Summary for the Busy Executive: Flashy.
Jack Sullivan hooked me in as a fan with a terrific book on Alfred Hitchcock's use of music. As a writer, he has many virtues, not the least of which is a mind well stocked with a variety of facts, figures, and strains of thought. Believe it or not, one of the great pleasures of this book was to scan the index and lighting on one shiny name after another. It whetted my appetite for the argument that would tie all of these gems together.
Sullivan does indeed make an argument for something that has hung in the background of musical studies. Usually, a book on U.S. culture talks about how the country freed itself from European dominance to produce something unique and expressive. For once, that line of thought remains implied as Sullivan considers the converse: American culture influencing major European figures.
Sullivan starts in the 19th century. However, one can contend that American influence goes all the way back at least to Purcell and Dryden's Indian Queen, and the French went ga-ga over Chateaubriand's Indian romance Atala and the novella René, decades before Longfellow. At any rate, Sullivan breaks down the influences and associates them with composers in the following way:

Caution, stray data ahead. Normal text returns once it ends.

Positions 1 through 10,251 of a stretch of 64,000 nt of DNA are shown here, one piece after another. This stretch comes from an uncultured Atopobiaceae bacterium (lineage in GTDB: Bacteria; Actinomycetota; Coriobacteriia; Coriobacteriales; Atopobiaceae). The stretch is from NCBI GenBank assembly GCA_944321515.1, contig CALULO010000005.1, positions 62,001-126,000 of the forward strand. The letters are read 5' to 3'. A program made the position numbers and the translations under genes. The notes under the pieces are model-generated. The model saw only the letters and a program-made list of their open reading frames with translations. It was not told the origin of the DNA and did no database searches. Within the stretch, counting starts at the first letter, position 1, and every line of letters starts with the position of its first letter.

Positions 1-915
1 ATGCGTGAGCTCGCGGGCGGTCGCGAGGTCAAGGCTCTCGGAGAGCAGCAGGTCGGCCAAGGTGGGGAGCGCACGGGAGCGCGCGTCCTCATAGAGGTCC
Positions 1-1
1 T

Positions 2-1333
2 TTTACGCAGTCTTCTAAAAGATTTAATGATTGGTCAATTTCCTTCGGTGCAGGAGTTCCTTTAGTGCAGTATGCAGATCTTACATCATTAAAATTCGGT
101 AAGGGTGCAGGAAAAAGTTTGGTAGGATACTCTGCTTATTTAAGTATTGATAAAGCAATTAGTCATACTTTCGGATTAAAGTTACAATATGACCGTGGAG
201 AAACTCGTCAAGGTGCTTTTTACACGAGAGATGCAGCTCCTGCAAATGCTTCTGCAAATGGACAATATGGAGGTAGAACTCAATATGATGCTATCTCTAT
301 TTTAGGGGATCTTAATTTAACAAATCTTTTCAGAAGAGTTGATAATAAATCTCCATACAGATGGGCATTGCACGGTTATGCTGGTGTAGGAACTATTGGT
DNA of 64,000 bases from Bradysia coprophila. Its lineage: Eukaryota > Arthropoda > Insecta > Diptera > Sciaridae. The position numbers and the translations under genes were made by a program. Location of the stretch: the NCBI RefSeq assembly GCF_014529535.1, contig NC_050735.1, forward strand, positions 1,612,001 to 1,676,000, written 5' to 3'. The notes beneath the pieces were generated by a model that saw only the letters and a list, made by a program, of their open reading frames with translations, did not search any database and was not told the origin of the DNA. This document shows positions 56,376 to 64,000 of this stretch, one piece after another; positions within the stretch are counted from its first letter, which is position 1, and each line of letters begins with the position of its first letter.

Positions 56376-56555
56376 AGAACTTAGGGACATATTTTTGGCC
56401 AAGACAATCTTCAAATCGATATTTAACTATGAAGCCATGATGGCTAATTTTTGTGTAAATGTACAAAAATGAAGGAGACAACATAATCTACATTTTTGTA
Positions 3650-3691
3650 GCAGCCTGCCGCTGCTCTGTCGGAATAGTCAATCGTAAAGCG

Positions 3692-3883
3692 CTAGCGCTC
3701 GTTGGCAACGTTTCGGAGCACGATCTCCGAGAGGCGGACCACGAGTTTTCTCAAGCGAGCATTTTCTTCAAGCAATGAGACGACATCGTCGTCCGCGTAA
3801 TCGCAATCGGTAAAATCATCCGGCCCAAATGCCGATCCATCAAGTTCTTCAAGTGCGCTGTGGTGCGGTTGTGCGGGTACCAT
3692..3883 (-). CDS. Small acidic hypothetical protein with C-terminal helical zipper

Sullivan devotes good space to those composers and mentions others in passing. The names alone fascinate, although by themselves they wouldn't contribute to the book's success. Fortunately, Sullivan makes effective use of them in this construction of intellectual history. I don't want to deprive anybody of the pleasure of taking the ride with Sullivan, a vivacious mind expressing itself in zingy prose. In fact, it may be a little too breezy. Like the book on Hitchcock, small errors plague this book. For example, Victor Herbert did not provide the score for D. W. Griffith's Birth of a Nation. Miklós Rózsa, not Dimitri Tiomkin, wrote the music for Spellbound – a particularly embarrassing mistake from the author of a Hitchcock study. Does Yale University Press not employ editors any longer?
Ultimately, however, no lapse is large enough to sink the book. Sullivan has heard a heap of music, some of it quite off the beaten path, and has constructed a compelling narrative on the flow of ideas and the power of symbols. The music itself has less importance than the conceptions behind the music or engendered by it, and so Sullivan can legitimately avoid technical analysis and musical type to appeal to the general reader. The endnotes and the index are good, but I miss a bibliography. I really want to know what Sullivan's read so I can read it, too. I could always untangle the endnotes, but a bibliography would save me the effort.
An original and entertaining study.
Copyright © 2012 by Steve Schwartz.